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It's Everyone's Job

If your team's well-being was not in your job description yesterday, I encourage you add it today. It doesn't matter if you're a team leader, a senior executive or owner of the company, it's time for every leader in the organization to make improving workplace well-being a priority. (Well-being is about thriving in all areas of your, social, financial, physical, and community. It's not just the absence of illness.)

According to the Gallup Organization, "66% of people are doing well in at least one of these areas, just 7% are thriving in all five. If we're struggling in any one of these domains, as most of us are, it damages our well-being and wears on our daily life. When we strengthen our well-being in any of these areas, we will have better days, months and decades. When those factors are fully realized, people thrive...and so do businesses."

Over the last three weeks, I've read a couple books on well-being, reviewed research from thought leaders and had conversations with several leaders who shared stories of employees experiencing anxiety, depression, substance abuse, and even suicide.

Everyone agrees too many people in our workplaces, families and communities are dealing with chronic stress and high rates of depression. The leaders I've talked with also feel a sense of urgency to help individuals become healthier, happier and more successful in all areas of their life.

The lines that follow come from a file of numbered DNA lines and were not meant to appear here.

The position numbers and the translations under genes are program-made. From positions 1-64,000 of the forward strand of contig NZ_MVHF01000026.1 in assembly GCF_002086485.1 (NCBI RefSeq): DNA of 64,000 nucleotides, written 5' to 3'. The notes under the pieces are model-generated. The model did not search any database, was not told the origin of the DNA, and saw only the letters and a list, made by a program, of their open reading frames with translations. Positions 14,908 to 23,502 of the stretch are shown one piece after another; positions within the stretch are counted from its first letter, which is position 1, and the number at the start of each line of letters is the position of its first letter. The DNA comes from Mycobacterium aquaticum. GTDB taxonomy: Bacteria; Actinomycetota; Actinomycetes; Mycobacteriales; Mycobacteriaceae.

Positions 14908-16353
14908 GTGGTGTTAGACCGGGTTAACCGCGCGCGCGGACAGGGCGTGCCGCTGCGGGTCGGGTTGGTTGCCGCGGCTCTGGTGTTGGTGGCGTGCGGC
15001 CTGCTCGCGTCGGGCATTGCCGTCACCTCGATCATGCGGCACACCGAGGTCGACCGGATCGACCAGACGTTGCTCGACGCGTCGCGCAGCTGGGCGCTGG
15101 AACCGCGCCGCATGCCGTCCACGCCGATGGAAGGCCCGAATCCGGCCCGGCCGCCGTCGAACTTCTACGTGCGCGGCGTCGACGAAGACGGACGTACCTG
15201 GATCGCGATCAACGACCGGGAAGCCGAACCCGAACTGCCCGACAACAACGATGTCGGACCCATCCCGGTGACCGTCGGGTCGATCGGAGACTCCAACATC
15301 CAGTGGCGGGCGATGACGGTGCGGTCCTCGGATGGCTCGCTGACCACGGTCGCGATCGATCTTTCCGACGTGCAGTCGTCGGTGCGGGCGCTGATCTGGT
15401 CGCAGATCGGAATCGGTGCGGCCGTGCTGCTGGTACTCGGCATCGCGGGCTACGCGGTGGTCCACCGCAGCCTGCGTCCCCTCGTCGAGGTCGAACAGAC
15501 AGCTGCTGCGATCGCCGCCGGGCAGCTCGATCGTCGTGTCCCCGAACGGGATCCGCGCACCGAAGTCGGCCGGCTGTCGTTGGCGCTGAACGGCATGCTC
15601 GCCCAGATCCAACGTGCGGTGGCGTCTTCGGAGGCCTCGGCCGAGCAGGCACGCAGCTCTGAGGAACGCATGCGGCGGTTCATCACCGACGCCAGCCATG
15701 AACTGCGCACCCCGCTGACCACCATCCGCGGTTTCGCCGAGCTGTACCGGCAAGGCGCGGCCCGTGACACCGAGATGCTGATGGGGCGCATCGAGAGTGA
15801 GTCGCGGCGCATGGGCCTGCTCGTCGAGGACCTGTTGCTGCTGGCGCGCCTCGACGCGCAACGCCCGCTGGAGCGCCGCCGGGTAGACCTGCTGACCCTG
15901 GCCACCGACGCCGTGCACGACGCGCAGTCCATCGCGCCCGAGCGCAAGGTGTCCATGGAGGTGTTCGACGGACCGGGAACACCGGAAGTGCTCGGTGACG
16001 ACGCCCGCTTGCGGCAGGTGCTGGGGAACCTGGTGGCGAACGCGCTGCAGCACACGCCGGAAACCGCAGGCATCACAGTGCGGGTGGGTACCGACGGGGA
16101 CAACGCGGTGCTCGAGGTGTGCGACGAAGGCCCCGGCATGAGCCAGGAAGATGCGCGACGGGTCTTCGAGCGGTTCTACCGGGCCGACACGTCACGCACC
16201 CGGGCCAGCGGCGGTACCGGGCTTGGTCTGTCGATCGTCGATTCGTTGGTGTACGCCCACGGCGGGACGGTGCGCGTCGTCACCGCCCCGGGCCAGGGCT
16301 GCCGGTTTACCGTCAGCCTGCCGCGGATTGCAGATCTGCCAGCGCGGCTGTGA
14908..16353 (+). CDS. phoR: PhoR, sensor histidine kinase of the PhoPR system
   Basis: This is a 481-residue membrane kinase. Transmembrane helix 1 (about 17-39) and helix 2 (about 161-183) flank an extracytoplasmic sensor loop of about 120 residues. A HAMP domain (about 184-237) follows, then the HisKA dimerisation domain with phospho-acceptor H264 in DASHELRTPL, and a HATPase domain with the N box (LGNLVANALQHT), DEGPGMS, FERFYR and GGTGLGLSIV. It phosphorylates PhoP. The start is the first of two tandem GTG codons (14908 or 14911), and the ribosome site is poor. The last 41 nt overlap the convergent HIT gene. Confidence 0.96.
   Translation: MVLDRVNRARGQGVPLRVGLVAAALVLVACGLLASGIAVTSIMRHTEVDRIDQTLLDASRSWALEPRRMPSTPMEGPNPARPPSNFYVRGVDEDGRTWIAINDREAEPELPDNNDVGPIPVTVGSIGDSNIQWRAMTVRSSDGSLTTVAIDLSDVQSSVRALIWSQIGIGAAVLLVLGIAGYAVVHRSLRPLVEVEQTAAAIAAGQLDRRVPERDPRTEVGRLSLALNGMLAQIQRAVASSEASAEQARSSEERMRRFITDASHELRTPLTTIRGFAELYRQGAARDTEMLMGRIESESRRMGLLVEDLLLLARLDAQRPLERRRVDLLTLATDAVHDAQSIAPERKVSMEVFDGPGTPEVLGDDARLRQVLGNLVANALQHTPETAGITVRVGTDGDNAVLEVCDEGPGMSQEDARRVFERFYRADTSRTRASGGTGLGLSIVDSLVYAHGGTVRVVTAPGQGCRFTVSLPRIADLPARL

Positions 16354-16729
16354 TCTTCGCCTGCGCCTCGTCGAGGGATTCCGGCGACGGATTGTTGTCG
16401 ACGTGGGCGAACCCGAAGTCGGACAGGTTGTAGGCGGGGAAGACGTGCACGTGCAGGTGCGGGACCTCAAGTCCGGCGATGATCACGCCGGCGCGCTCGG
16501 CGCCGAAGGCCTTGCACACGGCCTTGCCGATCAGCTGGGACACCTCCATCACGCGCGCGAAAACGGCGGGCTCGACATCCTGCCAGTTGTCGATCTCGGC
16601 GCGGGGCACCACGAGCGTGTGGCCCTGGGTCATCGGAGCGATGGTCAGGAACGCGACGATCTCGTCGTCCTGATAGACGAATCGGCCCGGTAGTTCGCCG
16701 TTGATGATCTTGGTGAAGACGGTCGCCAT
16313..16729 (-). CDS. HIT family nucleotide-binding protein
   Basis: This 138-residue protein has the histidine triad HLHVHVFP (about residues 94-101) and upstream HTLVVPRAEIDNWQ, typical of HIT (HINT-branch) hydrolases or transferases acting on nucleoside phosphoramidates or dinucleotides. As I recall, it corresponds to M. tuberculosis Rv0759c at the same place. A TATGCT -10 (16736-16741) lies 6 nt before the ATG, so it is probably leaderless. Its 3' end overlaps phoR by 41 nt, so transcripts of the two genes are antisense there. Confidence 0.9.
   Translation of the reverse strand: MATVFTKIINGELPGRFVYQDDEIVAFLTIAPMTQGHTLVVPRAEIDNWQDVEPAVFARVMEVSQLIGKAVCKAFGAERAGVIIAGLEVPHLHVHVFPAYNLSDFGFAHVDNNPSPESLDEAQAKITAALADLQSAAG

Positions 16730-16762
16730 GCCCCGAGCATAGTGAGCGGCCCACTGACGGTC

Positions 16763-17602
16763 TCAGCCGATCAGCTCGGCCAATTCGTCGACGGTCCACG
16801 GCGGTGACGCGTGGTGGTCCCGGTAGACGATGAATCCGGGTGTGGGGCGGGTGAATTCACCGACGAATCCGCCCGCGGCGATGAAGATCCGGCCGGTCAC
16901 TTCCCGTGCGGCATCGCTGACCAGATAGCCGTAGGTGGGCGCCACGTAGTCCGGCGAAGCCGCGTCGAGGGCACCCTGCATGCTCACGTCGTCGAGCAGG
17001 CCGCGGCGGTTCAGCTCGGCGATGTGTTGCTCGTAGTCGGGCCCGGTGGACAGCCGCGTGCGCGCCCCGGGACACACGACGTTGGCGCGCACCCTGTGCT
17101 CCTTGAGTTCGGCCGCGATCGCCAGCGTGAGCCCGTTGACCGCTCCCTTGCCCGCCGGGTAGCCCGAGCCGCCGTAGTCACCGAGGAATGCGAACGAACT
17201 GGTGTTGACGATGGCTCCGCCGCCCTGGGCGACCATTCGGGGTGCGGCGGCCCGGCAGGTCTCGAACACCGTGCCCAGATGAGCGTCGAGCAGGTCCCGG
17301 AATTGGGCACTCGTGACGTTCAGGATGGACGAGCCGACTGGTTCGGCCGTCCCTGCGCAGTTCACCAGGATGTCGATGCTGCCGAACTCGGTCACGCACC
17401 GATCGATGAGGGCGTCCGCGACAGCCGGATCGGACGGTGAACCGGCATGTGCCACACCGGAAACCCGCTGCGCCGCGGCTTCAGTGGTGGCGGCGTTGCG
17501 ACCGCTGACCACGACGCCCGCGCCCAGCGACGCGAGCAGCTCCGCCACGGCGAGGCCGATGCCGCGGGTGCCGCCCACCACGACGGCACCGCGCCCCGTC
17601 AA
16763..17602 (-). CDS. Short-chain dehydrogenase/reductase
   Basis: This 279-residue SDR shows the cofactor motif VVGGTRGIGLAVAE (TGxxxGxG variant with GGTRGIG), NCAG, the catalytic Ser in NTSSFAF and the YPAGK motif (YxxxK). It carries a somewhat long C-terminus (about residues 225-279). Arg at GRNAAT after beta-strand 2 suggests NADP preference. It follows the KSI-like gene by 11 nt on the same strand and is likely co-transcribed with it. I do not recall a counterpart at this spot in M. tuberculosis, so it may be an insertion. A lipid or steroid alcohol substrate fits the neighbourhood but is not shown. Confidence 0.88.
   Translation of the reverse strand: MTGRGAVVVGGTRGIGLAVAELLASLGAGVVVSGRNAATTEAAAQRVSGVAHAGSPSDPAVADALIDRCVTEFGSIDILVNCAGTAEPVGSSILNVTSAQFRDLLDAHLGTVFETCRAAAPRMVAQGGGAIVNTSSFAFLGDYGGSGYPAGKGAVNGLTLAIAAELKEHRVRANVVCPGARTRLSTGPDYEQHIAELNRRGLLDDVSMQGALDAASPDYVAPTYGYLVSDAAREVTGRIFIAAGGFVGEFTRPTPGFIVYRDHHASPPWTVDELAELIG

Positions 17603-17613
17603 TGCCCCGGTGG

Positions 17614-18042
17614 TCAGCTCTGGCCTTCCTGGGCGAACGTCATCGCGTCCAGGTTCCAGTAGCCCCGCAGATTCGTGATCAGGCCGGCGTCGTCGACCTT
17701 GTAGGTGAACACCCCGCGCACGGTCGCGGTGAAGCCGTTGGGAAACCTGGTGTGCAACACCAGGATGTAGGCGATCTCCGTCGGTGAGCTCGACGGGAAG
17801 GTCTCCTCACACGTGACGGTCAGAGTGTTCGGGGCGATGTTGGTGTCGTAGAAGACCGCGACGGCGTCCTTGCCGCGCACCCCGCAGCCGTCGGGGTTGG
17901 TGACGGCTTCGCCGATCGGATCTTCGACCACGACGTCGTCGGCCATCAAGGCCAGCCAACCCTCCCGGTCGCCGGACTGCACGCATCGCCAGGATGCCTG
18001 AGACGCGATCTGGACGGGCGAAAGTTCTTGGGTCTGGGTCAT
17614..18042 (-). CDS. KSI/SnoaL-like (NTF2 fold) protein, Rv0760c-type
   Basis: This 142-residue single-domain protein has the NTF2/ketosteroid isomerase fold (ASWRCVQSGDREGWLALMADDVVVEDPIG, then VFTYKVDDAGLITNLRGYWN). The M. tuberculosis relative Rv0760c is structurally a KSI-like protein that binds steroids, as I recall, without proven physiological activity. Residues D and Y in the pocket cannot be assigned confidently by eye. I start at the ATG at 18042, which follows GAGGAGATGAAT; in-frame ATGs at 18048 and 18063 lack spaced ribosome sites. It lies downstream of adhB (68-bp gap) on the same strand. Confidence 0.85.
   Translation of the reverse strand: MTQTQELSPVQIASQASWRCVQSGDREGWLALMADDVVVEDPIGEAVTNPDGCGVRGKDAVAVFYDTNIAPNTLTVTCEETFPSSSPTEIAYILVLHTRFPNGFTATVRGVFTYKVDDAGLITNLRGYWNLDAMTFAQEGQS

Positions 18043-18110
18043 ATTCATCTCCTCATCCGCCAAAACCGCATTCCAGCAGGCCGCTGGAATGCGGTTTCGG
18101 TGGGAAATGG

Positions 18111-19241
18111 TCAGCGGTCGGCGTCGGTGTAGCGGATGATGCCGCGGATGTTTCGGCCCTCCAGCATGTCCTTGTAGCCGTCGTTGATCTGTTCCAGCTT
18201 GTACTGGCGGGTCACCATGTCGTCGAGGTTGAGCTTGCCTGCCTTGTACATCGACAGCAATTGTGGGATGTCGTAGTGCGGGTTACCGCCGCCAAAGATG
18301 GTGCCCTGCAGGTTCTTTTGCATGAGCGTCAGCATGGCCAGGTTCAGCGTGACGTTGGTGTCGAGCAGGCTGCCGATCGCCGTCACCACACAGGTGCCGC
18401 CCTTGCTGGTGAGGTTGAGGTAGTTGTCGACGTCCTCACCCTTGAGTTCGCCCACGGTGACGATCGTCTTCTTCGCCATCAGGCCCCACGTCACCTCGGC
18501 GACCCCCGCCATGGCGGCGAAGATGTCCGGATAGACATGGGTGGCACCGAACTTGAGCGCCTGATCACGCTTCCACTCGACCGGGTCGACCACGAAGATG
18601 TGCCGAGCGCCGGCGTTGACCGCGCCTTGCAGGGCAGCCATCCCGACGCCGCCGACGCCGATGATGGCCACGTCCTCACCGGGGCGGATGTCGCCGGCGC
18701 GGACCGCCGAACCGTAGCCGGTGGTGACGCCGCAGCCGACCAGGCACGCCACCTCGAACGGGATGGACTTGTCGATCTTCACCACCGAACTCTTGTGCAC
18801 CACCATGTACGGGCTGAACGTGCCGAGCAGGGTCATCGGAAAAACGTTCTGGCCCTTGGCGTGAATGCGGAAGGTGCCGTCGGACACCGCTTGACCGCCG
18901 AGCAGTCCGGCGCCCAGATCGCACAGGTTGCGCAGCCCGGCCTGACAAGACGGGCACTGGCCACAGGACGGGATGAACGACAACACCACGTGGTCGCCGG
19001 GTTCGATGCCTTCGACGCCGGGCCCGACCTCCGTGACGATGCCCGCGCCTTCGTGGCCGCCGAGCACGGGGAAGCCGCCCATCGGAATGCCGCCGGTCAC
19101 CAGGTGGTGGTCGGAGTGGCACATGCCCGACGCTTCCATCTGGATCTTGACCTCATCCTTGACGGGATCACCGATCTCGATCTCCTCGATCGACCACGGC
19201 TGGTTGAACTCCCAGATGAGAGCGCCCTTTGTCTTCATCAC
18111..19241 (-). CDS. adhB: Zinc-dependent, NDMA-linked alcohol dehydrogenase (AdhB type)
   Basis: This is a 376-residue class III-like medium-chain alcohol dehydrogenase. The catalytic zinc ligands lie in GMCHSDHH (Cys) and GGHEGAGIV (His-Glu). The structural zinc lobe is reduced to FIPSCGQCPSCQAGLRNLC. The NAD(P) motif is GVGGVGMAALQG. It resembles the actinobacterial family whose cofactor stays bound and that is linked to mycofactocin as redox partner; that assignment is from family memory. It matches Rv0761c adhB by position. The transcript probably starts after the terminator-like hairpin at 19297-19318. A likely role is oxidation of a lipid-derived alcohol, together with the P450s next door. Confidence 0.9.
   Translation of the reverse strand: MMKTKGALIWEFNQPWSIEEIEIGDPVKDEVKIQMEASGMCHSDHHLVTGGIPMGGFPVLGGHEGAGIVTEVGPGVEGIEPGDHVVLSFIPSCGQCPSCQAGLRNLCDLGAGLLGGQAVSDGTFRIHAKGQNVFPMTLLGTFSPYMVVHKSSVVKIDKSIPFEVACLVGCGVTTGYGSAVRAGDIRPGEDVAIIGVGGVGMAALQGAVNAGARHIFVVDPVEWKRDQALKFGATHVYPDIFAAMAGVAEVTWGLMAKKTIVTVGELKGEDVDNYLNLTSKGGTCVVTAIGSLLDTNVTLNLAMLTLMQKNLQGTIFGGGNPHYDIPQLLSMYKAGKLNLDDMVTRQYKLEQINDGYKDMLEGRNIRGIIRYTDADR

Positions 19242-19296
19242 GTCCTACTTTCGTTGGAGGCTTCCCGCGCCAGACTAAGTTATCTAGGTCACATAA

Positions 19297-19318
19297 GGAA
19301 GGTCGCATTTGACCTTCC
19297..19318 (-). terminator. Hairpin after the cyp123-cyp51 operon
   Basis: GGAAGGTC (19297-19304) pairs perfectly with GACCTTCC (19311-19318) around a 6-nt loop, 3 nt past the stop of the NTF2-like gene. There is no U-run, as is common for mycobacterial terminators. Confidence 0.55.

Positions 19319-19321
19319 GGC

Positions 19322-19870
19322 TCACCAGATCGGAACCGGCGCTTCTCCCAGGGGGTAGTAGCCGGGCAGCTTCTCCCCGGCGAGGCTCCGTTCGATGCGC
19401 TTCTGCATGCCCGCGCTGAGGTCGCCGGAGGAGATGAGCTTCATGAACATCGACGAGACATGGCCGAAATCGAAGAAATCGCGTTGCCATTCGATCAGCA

While the Employee Assistance Programs are a valuable resource for anyone who is willing to seek help, it's up to us to identify those who are suffering in silence.

The Sad Sound of Silence

Just last week I attended the funeral of a 52-year old man who took his own life. He was a younger brother of one of my friends. When talking to the people I knew at the service, I heard the same comment from everyone..."I didn't know he was having problems." Many of his old friends admitted to communicating with him on Facebook, but they didn't spend time face-to-face.

A couple days ago I had a meaningful conversation with someone I've known for 18 years and he shared that he was so depressed nine months ago that he came close to ending his life three different times, and I didn't have a clue he was suffering. He revealed he spent a lot of time alone and chose to be isolated from his friends during his darkest days. Fortunately, he had the courage to ask for help and started seeing a good therapist. He's doing much better now.

I'm sure you know people who are struggling with depression. The World Health Organization says depression is now the leading cause of ill health and disability worldwide. More than 40 million people in the U.S. are living with this illness and only 36.9% of those suffering seek treatment. It's really sad to think so many of our co-workers, clients, family, and friends are dealing with mental health issues and not getting the help they need to improve the quality of their life.

The epidemic of depression impacts all five generations of men and women in the workforce today. However, our youth are affected the most. The second leading cause of death for individuals between the ages of 10-34 is suicide.